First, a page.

Florida Medicaid Data Breach Impacts 30,000 Patients

For as many as 30,000 Florida Medicaid patients, 2018 is starting off with some unwelcome news: their personal data may have been exposed following a November 2017 breach. As Healthcare IT News first reported, Florida’s Agency for Healthcare Administration, which operates the state’s Medicaid program, announced in a press release earlier this month that the source of the breach was a “phishing” e-mail from a hacker that an agency employee opened. “At this time, the Agency has no reason to believe individuals’ information has been misused,” officials stated in the release. All the same, “In an abundance of caution and to help individuals detect any possible misuse of this information, we are providing a one-year membership in Experian’s IdentityWorks program for those affected by the breach.”

According to the agency’s press release, hackers may have been able to gain access to a wide variety of personal information from Florida Medicaid patients, including “enrollees’ full names, Medicaid ID numbers, dates of birth, address, diagnoses, medical conditions, or Social Security numbers.” While an initial review by the agency inspector general led officials to conclude that only a small percentage (roughly six percent) of enrollees likely had their full Social Security or Medicaid numbers stolen, and while the agency believes that, currently, there’s “no reason to believe individuals’ information has been misused,” an investigation is ongoing. The agency also noted that it had not only “taken steps to protect personal information” of those who may have been impacted, but also “[taken] swift action to help prevent this type of event from happening again.” Those measures included investigations of the breach and its source, as well as new security training programs for agency employees.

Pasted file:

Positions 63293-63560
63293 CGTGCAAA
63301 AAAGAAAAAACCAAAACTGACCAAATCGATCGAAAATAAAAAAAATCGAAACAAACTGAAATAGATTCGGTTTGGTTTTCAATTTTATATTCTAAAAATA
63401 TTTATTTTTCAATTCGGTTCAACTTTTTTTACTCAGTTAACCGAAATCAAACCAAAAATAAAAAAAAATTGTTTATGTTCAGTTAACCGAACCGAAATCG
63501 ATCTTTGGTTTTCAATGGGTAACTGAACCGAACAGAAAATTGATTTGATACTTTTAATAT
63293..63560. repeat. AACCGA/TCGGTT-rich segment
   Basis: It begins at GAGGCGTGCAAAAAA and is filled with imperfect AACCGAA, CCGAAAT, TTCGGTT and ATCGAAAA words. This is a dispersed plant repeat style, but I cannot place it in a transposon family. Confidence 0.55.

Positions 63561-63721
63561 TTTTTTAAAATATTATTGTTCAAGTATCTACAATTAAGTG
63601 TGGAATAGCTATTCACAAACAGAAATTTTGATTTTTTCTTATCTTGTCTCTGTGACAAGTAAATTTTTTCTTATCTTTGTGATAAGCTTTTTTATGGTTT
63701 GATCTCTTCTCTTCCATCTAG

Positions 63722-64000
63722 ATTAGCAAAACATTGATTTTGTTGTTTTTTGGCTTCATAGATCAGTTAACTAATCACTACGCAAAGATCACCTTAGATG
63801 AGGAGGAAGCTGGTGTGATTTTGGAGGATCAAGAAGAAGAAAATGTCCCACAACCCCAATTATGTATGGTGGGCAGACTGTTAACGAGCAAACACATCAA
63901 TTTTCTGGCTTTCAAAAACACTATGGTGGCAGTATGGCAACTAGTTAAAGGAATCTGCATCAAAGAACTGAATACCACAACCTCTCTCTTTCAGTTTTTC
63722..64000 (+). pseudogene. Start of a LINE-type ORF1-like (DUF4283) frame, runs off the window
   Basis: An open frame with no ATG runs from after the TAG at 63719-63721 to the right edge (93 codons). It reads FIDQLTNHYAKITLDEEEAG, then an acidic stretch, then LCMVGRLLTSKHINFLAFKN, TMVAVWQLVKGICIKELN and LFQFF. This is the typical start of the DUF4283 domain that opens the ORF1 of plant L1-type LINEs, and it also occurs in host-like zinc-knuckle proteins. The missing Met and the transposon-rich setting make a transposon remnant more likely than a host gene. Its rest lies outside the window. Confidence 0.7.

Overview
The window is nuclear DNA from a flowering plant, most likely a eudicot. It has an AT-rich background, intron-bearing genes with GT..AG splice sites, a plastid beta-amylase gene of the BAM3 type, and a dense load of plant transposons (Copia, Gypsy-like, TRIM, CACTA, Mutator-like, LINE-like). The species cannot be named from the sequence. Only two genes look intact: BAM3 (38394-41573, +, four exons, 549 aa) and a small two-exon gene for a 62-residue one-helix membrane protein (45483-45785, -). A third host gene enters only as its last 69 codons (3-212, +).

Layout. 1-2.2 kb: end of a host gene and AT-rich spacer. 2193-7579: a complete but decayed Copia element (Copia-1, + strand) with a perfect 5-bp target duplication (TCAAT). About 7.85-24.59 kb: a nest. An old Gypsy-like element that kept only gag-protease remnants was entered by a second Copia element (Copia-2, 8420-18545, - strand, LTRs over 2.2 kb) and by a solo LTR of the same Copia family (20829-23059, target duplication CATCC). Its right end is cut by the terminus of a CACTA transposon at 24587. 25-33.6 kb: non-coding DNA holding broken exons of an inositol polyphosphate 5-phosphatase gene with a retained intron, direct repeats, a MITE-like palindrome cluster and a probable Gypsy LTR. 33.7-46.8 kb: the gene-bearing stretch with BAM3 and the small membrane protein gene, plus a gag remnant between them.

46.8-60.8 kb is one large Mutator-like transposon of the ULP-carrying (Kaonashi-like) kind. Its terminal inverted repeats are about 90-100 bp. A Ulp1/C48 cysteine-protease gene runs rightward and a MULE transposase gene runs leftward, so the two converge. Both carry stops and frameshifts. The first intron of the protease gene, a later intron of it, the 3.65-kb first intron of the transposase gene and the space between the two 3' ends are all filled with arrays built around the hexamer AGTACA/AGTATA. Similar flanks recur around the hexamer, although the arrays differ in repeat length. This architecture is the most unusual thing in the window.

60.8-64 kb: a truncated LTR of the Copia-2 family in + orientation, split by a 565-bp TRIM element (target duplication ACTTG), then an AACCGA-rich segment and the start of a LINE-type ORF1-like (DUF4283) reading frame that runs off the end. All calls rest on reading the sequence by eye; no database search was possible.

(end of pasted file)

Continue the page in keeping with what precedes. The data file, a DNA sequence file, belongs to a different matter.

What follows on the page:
As we’ve reported more than once, large-scale health care data breaches have often dominated headlines in recent years, and have impacted numerous people. Indeed, an Accenture study from 2017 found that 26 percent of Americans have had their data breached. And in May of last year, the “WannaCry” ransomware attack caused chaos around the world, including for health care organizations. For their part, organizations have frequently been criticized by experts for a failure to take cybersecurity seriously. A December study from researchers at firm Black Book, for example, found that the majority of health care organizations lack cybersecurity leadership, and that many fail to adhere to cybersecurity best practices, potentially putting them at risk.

Click here to read the Healthcare IT News article on the Florida Medicaid data breach.

Click here to read the Florida Agency for Healthcare Administration press release on the data breach.

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